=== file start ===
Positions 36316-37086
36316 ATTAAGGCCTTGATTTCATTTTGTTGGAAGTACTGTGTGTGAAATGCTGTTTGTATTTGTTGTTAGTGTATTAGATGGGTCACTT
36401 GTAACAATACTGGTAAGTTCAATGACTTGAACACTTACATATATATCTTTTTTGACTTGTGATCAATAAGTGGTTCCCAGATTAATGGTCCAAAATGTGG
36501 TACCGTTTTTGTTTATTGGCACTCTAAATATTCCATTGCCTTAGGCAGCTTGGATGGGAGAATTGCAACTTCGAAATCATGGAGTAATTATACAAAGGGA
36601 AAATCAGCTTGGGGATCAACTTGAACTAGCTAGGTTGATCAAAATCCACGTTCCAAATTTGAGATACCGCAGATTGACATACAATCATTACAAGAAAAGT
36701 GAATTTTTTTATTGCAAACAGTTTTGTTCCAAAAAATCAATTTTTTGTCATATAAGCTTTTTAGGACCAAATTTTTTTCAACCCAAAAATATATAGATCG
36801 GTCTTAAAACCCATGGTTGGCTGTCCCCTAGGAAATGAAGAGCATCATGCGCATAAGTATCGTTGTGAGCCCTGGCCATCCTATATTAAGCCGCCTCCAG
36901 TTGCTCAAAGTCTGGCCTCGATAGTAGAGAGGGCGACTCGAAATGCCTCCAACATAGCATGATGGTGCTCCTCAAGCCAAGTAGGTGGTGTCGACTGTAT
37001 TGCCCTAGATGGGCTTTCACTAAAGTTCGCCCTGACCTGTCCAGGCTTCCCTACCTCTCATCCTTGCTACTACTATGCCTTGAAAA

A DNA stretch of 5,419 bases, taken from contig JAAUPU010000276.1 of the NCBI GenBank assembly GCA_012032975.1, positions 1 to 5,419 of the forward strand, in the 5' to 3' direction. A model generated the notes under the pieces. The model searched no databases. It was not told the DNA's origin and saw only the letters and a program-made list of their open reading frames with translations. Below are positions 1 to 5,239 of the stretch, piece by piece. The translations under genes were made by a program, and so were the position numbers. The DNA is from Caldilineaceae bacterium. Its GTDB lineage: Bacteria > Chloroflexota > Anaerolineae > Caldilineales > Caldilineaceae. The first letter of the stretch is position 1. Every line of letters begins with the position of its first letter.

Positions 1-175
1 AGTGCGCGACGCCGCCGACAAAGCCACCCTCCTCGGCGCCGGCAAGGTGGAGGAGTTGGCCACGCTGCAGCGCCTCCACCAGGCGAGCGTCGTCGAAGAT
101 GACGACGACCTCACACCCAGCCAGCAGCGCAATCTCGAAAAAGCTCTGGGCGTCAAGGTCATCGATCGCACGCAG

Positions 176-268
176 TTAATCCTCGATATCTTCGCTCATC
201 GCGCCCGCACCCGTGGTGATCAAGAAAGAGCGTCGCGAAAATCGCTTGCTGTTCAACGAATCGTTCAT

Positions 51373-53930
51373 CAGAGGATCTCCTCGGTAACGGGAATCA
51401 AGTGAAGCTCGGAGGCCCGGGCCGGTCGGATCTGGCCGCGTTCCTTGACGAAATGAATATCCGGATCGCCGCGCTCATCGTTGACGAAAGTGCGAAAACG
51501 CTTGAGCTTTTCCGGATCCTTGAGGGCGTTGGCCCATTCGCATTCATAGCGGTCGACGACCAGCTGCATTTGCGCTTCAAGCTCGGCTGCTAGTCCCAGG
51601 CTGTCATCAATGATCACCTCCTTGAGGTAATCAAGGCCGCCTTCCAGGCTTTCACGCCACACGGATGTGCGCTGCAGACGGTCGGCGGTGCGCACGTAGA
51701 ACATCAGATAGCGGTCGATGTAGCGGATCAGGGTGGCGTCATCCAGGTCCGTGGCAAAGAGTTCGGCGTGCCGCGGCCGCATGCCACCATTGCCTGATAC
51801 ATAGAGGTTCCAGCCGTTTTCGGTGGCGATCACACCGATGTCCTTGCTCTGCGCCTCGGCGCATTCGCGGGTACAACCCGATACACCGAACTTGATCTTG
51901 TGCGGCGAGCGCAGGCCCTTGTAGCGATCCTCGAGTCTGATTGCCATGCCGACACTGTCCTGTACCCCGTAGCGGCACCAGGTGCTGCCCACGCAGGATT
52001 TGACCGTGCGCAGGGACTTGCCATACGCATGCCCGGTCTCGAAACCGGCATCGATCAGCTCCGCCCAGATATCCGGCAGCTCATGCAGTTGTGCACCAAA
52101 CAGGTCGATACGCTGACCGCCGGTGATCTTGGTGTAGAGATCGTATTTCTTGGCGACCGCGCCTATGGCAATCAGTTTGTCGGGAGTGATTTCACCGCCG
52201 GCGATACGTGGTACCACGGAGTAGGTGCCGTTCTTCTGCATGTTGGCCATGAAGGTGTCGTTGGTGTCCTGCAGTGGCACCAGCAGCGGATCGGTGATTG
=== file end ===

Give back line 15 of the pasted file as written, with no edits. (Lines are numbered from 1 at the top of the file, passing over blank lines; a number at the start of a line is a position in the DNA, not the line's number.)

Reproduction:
176 TTAATCCTCGATATCTTCGCTCATC